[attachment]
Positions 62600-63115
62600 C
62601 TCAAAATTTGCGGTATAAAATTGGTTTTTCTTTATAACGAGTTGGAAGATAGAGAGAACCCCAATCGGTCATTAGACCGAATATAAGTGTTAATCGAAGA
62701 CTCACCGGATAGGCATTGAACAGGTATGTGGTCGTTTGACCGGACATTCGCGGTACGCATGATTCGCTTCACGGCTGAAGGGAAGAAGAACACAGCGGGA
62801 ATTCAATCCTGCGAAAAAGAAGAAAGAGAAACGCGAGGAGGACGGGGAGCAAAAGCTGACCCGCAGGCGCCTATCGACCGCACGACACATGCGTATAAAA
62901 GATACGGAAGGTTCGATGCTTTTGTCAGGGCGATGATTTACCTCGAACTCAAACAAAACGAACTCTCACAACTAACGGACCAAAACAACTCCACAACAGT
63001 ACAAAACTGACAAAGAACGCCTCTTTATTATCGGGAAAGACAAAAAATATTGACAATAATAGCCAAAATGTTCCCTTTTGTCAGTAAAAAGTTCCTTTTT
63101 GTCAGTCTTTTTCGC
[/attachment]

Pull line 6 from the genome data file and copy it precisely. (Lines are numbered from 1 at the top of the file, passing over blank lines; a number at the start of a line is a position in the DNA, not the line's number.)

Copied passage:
62901 GATACGGAAGGTTCGATGCTTTTGTCAGGGCGATGATTTACCTCGAACTCAAACAAAACGAACTCTCACAACTAACGGACCAAAACAACTCCACAACAGT